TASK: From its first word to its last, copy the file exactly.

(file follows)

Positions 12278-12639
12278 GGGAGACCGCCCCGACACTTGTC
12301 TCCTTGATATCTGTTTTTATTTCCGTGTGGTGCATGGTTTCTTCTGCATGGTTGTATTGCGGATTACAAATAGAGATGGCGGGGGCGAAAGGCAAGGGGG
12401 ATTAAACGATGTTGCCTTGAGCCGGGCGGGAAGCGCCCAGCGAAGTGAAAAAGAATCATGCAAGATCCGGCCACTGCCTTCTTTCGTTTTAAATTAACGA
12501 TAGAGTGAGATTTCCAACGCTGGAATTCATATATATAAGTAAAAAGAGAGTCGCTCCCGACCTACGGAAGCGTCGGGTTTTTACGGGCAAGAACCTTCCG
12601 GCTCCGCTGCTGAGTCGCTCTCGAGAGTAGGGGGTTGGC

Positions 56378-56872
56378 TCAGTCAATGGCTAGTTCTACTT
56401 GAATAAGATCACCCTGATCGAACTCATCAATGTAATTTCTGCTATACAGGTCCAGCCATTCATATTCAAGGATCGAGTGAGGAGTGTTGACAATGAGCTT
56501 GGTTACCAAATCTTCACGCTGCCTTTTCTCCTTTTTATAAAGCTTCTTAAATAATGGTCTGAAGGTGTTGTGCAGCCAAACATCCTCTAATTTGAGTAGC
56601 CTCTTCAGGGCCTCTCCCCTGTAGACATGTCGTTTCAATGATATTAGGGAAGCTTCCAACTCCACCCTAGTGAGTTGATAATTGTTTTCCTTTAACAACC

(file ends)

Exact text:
Positions 12278-12639
12278 GGGAGACCGCCCCGACACTTGTC
12301 TCCTTGATATCTGTTTTTATTTCCGTGTGGTGCATGGTTTCTTCTGCATGGTTGTATTGCGGATTACAAATAGAGATGGCGGGGGCGAAAGGCAAGGGGG
12401 ATTAAACGATGTTGCCTTGAGCCGGGCGGGAAGCGCCCAGCGAAGTGAAAAAGAATCATGCAAGATCCGGCCACTGCCTTCTTTCGTTTTAAATTAACGA
12501 TAGAGTGAGATTTCCAACGCTGGAATTCATATATATAAGTAAAAAGAGAGTCGCTCCCGACCTACGGAAGCGTCGGGTTTTTACGGGCAAGAACCTTCCG
12601 GCTCCGCTGCTGAGTCGCTCTCGAGAGTAGGGGGTTGGC

Positions 56378-56872
56378 TCAGTCAATGGCTAGTTCTACTT
56401 GAATAAGATCACCCTGATCGAACTCATCAATGTAATTTCTGCTATACAGGTCCAGCCATTCATATTCAAGGATCGAGTGAGGAGTGTTGACAATGAGCTT
56501 GGTTACCAAATCTTCACGCTGCCTTTTCTCCTTTTTATAAAGCTTCTTAAATAATGGTCTGAAGGTGTTGTGCAGCCAAACATCCTCTAATTTGAGTAGC
56601 CTCTTCAGGGCCTCTCCCCTGTAGACATGTCGTTTCAATGATATTAGGGAAGCTTCCAACTCCACCCTAGTGAGTTGATAATTGTTTTCCTTTAACAACC